Photo from

Wednesday, 7 January 2015

Reprehensible Nostalgia

Snobbishly, it feels slightly embarrassing to admit to enjoying something as popular as the BBC drama Call The Midwife, but I and Ms Formerly Aldgate have indeed rather delighted in catching up with the series over the last year since discovering it. There are those who react very unfavourably to its saccharine approach to the 1950s and depictions of 'posh people being nice', but then the caring professions were full of posh people being nice, and watching an hour of human beings struggling to be as good as they can be is a healthy change from serial killers, of which, in reality, there are rather fewer about than television might have us believe.

I feel a particular connection with the events because of my albeit short stay in Poplar while I was at theological college. Although the real convent which Jennifer Worth's midwifery memoirs were based on is the Community of St John the Divine in Whitechapel, most of the action is still set in Poplar, somewhat to the south and east, where I did my placement in 2002. The parish of Poplar, in common with most of the rest of the East End, was a great centre of Anglo-Catholicism, once upon a time comprising nine churches and a staff of twelve curates (or was it twelve churches and nine curates?) as well as the Rector, not counting all the lay workers and Sisters of various religious orders. In the 1950s the then Rector of Poplar, Fr Eastaugh, who later become Bishop of Hereford, came to Swanvale Halt at our incumbent's invitation to lead a Mission. That whole world, of course, is now long-gone, thanks to wartime depredation, depopulation, immigration and economic change; of all those Poplar churches only two survive, one of which (St Nicholas, Blackwall Steps) has now been moved to an entirely different location. Only the original parish church, Georgian All Saints, maintains a tenuous link with the culture the TV series shows.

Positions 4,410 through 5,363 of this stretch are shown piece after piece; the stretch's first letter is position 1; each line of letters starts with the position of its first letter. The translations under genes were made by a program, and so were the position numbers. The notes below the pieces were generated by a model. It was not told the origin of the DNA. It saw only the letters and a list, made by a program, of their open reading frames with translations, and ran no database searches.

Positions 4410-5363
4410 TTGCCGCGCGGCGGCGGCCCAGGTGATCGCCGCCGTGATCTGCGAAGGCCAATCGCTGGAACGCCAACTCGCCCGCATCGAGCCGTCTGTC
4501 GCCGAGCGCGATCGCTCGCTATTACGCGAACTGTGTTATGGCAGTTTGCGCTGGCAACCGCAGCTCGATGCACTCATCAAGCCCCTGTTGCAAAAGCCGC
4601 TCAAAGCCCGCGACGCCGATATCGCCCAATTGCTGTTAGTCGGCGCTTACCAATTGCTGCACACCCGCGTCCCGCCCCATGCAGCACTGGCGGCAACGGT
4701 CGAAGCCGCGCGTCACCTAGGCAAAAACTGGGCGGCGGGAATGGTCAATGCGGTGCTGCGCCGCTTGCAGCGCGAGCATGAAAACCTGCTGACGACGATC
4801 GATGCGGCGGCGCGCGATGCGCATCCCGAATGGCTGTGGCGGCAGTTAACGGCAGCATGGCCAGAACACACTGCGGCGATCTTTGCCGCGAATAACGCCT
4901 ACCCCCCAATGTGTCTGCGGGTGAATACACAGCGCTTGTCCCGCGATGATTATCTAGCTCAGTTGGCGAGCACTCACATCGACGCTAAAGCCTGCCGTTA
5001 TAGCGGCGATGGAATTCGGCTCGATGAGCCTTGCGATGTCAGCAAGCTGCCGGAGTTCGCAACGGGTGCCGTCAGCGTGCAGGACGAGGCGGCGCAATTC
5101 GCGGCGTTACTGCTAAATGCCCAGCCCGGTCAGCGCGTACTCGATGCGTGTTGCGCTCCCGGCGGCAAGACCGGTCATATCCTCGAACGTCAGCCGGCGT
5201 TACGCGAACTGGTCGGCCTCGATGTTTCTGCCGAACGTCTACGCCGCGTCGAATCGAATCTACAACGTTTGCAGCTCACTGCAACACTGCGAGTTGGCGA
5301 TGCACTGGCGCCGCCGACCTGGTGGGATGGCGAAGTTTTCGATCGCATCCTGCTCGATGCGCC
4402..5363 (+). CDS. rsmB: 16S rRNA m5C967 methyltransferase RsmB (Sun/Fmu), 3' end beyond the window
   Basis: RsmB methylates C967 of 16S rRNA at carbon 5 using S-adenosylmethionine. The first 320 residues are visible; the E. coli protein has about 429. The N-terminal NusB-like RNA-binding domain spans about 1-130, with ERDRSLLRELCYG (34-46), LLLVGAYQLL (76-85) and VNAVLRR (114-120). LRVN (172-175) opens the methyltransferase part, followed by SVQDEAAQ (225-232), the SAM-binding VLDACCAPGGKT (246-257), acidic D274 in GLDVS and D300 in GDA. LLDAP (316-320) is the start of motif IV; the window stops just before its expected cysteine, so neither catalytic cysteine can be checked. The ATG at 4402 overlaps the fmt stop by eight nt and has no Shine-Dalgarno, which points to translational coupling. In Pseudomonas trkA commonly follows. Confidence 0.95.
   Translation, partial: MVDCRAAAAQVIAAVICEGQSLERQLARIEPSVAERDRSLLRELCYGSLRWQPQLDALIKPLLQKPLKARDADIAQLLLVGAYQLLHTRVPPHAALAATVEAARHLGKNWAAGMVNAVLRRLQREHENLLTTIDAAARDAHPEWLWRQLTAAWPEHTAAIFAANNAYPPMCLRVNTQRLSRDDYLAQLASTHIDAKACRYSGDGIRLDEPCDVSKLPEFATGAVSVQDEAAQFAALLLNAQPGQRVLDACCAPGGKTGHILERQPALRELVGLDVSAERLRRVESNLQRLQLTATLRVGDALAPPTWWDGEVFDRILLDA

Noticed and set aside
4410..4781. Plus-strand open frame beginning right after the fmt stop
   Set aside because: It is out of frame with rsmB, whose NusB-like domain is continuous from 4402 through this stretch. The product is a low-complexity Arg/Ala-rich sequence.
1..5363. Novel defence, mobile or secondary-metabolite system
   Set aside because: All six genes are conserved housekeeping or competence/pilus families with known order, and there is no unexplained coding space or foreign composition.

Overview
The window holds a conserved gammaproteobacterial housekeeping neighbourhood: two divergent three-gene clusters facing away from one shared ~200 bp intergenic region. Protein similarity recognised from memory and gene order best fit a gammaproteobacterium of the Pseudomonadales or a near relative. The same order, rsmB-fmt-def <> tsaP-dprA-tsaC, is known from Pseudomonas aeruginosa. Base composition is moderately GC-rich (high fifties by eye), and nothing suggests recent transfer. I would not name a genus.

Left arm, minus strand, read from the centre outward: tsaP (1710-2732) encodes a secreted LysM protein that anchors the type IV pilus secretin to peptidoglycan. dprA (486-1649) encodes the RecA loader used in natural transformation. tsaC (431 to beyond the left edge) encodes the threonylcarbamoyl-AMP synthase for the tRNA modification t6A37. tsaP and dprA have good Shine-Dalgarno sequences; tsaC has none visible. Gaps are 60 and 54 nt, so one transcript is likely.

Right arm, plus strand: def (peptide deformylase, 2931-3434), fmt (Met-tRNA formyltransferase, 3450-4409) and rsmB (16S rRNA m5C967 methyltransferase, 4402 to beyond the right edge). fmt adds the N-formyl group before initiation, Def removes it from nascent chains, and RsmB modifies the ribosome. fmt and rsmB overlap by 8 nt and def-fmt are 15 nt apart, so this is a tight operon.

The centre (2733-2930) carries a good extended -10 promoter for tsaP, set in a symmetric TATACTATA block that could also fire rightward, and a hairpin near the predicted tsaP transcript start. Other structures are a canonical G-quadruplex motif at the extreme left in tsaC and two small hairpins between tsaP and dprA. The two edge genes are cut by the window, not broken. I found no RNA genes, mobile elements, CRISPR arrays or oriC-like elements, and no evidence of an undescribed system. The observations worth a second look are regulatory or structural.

The aspect of Call The Midwife which impresses itself most on me is its generous depiction of Christian faith and life. The more quotidian and twee features of an Anglican parish in the 1950s, from cub scout troupes to nativity plays, one might expect to be gently ridiculed, but aren't, and are in any case balanced by the gentle intensity of the experience of the nuns and the laypeople who interact with them. When the Sisters sing Compline it's suspiciously professional (no ropey notes or coughing), but I recognise the chant tones with a sense of gratitude, and the way faith and life interpenetrate is shown seriously and realistically, almost as though Christianity might be something sensible people could adhere to and find it shaping their lives and helping them in both challenging and joyful times. So far as popular culture is concerned, it so very rarely is.